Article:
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there will be pleasure in the activity; since while both the passive and the active parties to a relationship remain the same in themselves and unaltered in their relation to one another, the same result is naturally produced. [9]

How is it then that no one can feel pleasure continuously? Perhaps it is due to fatigue, since no human faculty is capable of uninterrupted activity, and therefore pleasure also is not continuous, because it accompanies the activity of the faculties. It is for the same reason that some things please us when new, but cease to give so much pleasure later; this is because at first the mind is stimulated, and acts vigorously in regard to the object, as in the case of sight when we look at something intently; but afterwards the activity is less vigorous and our attention relaxes, and consequently the pleasure also fades. [10]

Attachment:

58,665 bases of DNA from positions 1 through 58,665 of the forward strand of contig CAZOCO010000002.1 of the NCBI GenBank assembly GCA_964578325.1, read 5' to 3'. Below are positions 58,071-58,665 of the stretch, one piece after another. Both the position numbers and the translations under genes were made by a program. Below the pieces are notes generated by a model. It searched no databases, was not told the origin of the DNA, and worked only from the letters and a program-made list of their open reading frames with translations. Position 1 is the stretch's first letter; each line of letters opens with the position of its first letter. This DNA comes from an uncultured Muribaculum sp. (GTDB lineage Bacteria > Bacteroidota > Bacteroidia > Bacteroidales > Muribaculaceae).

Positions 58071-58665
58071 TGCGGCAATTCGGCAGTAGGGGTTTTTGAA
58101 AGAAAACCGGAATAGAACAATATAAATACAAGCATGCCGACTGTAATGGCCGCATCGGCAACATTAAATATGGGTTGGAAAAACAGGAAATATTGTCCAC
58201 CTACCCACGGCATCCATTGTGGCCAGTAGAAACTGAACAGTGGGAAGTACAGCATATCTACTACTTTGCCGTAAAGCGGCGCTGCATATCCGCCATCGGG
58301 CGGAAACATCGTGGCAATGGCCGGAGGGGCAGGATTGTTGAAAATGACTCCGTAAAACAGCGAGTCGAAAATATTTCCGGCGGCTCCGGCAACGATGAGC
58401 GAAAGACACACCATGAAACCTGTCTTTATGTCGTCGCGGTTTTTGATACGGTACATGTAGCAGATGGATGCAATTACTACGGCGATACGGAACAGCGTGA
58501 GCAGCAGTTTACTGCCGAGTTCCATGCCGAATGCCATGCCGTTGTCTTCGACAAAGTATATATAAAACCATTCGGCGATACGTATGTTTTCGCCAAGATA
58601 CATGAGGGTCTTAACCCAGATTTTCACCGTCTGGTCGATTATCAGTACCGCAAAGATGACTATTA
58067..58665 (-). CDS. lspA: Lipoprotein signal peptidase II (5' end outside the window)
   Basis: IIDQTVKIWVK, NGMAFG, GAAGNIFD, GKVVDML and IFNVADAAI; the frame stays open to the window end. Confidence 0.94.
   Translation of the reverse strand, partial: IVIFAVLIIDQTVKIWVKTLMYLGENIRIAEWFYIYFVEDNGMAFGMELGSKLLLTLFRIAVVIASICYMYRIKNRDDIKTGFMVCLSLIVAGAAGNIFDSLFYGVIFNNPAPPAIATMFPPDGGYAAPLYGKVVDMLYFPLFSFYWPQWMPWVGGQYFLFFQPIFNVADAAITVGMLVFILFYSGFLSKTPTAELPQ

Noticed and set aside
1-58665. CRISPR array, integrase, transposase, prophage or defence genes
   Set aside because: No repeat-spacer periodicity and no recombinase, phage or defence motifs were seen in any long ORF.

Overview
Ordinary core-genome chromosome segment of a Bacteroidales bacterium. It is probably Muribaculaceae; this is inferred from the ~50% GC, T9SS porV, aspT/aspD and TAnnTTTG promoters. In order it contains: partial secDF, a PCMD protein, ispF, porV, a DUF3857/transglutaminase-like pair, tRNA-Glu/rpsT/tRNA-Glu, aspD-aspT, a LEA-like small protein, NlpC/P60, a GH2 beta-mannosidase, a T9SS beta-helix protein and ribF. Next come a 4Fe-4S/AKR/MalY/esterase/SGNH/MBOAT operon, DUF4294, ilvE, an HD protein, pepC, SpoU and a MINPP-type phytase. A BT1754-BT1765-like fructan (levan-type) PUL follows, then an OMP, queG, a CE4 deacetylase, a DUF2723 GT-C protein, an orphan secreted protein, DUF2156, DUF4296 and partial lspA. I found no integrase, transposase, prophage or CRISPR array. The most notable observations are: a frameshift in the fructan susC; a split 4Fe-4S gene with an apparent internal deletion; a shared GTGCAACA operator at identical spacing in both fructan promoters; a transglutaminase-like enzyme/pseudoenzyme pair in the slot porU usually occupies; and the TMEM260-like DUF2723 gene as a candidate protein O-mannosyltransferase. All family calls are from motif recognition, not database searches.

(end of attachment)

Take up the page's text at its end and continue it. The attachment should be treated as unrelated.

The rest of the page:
It might be held that all men seek to obtain pleasure, because all men desire life. Life is a form of activity, and each man exercises his activity upon those objects and with those faculties which he likes the most: for example, the musician exercises his sense of hearing upon musical tunes, the student his intellect upon problems of philosophy, and so on. And the pleasure of these activities perfects the activities, and therefore perfects life, which all men seek. [11] Men have good reason therefore to pursue pleasure, since it perfects for each his life, which is a desirable thing. The question whether we desire life for the sake of pleasure or pleasure for the sake of life, need not be raised for the present. In any case they appear to be

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